Cole added that there are multiple cultural and legal aspects to work through that are no doubt significantly different to other jurisdictions; but these are not unsolvable problems.

“The only thing I would say of Japan is there is some degree of uncertainty as to when the laws will be passed and how it will all come together. But that’s also fairly normal in gaming.”

Accept or Decline?

For many, gambling conjures up images of nineties movies on the Las Vegas strip, lled with crime and bad news. In a famously risk-averse society such as that of Japan, this could not be more true.

“They are worried about common concerns like ‘Will crime rise?’, ‘What will this do to the population?’ and ‘Will people get addicted to gaming?’ Those are all normal concerns, and they are not unique to the Japanese market. They certainly occur all over every jurisdiction in which we have ever had business.”

Cole suggested that this does change once the casinos are built.

As an operator, it’s very important to us that gaming is done responsibly and, first and foremost, when people are playing in casinos, that everyone games within their limits. We want the experience to be safe and enjoyable for all people.

In terms of crime, Cole said there is plenty of data available to suggest that crime actually goes down. Specifically, he explained that this was previously a grey market and somewhat illegal in Japan, run by unsavoury characters.

“You’re bringing all of that activity into the light, where it is highly regulated, and we have a massive financial incentive on our side to make sure that we run the casino properly and protect everyone in the casino. Once people see how seriously we take all of that, the reception we get is quite positive.”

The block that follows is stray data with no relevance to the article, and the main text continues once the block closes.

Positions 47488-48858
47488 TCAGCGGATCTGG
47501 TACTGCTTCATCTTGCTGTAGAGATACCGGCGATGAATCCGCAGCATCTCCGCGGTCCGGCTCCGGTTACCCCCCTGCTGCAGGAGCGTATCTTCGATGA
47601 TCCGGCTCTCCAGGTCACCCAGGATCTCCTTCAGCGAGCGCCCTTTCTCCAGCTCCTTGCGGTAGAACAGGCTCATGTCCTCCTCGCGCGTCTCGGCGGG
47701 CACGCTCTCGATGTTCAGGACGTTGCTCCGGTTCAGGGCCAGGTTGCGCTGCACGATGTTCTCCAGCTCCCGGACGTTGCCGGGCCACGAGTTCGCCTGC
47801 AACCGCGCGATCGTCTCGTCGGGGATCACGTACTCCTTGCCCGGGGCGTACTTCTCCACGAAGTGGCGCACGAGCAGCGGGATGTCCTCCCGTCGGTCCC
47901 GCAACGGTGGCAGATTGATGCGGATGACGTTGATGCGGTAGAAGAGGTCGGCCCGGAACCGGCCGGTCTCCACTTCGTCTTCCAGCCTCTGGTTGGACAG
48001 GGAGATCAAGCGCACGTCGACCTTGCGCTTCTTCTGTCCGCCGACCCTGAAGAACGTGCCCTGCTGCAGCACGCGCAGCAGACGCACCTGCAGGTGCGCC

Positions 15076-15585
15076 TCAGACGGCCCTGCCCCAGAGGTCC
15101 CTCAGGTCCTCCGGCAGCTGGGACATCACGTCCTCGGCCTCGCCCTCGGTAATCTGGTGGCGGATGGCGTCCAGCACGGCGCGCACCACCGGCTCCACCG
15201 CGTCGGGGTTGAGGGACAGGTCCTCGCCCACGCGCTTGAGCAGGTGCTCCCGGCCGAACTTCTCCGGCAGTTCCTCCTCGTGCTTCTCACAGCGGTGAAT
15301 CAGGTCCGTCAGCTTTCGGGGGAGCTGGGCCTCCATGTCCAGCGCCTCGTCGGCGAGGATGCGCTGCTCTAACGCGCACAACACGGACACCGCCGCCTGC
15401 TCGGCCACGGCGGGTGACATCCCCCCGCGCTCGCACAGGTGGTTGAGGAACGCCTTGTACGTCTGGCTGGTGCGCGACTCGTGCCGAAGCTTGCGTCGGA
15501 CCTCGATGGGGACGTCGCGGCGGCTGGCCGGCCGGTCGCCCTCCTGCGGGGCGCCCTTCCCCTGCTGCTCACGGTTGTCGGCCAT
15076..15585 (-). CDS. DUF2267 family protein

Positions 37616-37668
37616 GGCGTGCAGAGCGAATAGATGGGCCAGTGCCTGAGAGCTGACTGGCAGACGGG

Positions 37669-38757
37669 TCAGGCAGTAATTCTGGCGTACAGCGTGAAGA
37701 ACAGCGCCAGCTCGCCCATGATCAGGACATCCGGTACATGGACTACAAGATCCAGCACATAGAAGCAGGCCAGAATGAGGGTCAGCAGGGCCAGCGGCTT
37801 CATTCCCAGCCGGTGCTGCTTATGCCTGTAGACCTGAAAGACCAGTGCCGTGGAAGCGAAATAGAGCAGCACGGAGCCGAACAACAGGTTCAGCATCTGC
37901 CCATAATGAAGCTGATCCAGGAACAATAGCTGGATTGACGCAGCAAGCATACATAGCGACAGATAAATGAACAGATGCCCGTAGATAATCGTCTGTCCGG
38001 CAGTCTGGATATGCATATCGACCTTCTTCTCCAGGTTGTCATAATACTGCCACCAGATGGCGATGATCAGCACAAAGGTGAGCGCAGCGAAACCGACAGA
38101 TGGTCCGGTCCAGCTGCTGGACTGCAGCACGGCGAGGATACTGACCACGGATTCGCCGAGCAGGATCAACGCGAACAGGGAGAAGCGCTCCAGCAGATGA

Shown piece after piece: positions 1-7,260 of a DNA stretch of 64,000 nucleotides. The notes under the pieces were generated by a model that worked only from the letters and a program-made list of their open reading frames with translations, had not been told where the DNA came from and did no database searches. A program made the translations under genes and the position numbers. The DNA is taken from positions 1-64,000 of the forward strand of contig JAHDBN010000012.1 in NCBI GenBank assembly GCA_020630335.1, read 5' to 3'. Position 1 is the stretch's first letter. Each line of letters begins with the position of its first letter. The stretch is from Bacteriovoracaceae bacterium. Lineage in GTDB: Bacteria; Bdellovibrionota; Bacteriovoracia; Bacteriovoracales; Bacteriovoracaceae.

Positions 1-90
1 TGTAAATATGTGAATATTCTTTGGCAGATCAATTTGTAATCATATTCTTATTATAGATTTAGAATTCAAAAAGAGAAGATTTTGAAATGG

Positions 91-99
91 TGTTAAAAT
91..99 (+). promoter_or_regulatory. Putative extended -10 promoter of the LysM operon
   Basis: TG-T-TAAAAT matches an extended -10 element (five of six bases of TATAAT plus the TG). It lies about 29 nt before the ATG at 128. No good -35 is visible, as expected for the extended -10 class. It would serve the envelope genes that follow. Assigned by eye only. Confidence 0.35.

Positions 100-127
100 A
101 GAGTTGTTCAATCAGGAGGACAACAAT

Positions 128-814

Aside from this letters of support from local mayors, businesses and citizens help to further a sense of trust and provide evidence of the desire to integrate.

Roll the Dice

Cole says the company has been coming to Japan every five or six weeks to further strengthen their relationships with potential partners, and they look to continue doing so.

“We need to build relationships with people well in advance of anything actually happening,” he explained. This includes meeting with local chambers of commerce, politicians and prominent companies.

“This is a chance for people to get to know how we work, that our history and reputation is solid in this industry, and that we have a great deal of pride in that reputation.”

As an operator, it’s very important to us that gaming is done responsibly and, first and foremost, when people are playing in casinos, that everyone games within their limits.

There is no shortage of companies looking to invest in gaming and integrated resorts in Japan. Opportunities are rife, and industry giants such as MGM Resorts International and Las Vegas Sands Corporation are also eyeing the market. However, many will be focusing on developing these resorts on the Golden Route as opposed to Clairvest’s interests in regional gaming. When the law is passed — within the next 18 months — the race will pick up.

“As the law gets passed, very quickly thereafter, businesses will be moving in to compete for integrated resorts, so we believe now is when you must invest time in these relationships,” said Cole. “Investing the time up front lends you some credibility in Japan with the companies with which you have been spending time.

“It’s an extremely exciting place — obviously a beautiful country with a very long history, a very interesting culture — and our view on it is this: Investing the time in the relationships up front is critical to success in the long run, and you need to take that effort very seriously.”